14. Foxfier:

    Gotta love it... folks say "it works this way now, and so we must force people to kill themselves off"-- as opposed to folks like this good, late, man, who said: "it works this way now-- how can I change how it works? People will starve...so I will find a way to get more food to them. People in straw-and-mud one room huts, without plumbing, cannot fit with our population growth-- what about a sky scraper with huge population density?"

    Dr. Busher- you might want to research a little, maybe watch this kinda cutesy video:

    I'm thinking mebbie misanthropes just like the idea of being able to get rid of people, make those fools behave rationally.

    Hm, sounds like Girl Genius' "Madboys".....

  15. Quincy:

    Dr. Busher presents a nice strawman. One is either for infinite population or a fixed, pre-determined limit on population. Sorry, Doc, but humanity is not intelligent enough to figure out what that number is. Further, the amount of human misery brought on by efforts such as those in China must be taken into consideration before rough-hacking a guess and inflicting it on people.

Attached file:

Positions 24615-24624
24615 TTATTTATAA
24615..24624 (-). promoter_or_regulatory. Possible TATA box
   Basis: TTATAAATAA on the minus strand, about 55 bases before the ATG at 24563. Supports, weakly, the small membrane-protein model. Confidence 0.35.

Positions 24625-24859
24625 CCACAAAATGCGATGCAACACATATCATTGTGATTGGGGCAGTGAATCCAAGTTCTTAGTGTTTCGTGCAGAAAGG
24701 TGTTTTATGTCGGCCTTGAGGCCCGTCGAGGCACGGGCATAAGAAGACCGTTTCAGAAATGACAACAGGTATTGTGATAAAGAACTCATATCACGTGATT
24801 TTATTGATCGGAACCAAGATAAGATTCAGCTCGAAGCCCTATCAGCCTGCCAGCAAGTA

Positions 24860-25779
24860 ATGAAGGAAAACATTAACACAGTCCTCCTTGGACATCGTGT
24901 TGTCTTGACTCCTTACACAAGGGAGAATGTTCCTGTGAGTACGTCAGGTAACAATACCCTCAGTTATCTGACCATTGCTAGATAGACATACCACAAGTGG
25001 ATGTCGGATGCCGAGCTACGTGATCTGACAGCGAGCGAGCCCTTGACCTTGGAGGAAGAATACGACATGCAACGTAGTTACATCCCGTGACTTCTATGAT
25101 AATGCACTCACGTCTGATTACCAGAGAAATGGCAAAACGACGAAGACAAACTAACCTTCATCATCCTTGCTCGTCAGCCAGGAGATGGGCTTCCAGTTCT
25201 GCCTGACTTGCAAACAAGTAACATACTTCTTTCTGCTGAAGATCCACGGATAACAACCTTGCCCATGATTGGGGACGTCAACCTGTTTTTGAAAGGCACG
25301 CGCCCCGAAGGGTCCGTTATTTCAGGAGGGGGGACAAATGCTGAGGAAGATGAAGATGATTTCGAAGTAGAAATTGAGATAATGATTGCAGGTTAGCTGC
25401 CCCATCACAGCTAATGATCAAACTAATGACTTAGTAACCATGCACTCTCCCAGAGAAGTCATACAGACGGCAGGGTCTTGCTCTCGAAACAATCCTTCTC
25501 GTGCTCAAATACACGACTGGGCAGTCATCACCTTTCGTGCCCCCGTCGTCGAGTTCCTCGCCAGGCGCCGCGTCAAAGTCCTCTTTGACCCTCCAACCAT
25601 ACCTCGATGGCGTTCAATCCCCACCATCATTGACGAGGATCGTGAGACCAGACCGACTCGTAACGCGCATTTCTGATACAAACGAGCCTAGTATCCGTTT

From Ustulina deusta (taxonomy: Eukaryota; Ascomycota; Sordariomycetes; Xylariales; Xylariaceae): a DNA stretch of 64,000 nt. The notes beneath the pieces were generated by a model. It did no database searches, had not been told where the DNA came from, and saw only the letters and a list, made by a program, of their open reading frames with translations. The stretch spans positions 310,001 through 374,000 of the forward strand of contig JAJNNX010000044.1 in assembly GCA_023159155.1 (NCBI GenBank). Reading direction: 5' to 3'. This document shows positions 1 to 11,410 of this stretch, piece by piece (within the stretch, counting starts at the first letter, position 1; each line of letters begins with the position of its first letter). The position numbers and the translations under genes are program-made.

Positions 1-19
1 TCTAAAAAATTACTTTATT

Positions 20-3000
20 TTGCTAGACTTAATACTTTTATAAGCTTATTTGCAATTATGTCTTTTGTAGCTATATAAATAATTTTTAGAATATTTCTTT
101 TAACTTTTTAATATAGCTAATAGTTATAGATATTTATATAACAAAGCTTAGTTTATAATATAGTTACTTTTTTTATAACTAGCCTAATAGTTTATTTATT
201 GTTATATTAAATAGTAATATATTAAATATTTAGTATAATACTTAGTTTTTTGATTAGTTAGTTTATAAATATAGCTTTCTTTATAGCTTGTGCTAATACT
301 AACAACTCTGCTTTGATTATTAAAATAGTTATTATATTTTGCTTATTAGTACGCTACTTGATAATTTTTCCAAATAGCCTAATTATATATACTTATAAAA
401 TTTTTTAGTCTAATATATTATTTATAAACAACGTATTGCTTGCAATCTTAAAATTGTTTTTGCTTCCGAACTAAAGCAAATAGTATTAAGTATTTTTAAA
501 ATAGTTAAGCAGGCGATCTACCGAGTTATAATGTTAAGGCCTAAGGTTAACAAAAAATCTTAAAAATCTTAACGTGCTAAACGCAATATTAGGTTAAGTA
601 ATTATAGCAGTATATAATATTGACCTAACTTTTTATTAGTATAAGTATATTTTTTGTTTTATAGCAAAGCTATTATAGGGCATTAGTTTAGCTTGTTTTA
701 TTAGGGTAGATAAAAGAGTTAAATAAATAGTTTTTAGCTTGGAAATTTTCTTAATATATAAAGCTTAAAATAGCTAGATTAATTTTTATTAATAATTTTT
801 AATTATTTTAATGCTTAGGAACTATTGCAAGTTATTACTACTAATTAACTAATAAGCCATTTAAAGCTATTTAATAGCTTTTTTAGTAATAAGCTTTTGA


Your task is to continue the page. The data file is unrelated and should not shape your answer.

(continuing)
16. thebastidge:

    Dr. Busher clearly is the one with his head up his... in the sand.

    Let me type it for you s.l.o.w.l.y. Erhlich has been proven WRONG!

    Continuing to argue for his point of view makes you look s.t.u.p.i.d.

    There should not be any number of children allowed- only what you choose to have. In other words, there is no allowing or disallowing: you don't get to say for other people.

    More prosperity is the only key to population problems. The only thing most people have in the 3rd world is the (nutritionally limited) strength of their backs. They breed like rabbits to have some percentage make it to adulthood to support them in turn with labour. Until people are well-enough fed, well-enough educated, and prosperous enough to plan for the future rather than simply trying to survive, the population will continue to grow. One fo the worst things that could happen is a sudden population reduction. These things need to be graduated.

    Population growth is already slowing, on a global basis. It will eventually taper off and decline when the economic incentive exists. That will be long before Malthusian cannibalism takes over, as long as we continue to embrace technological progress and principles of liberty.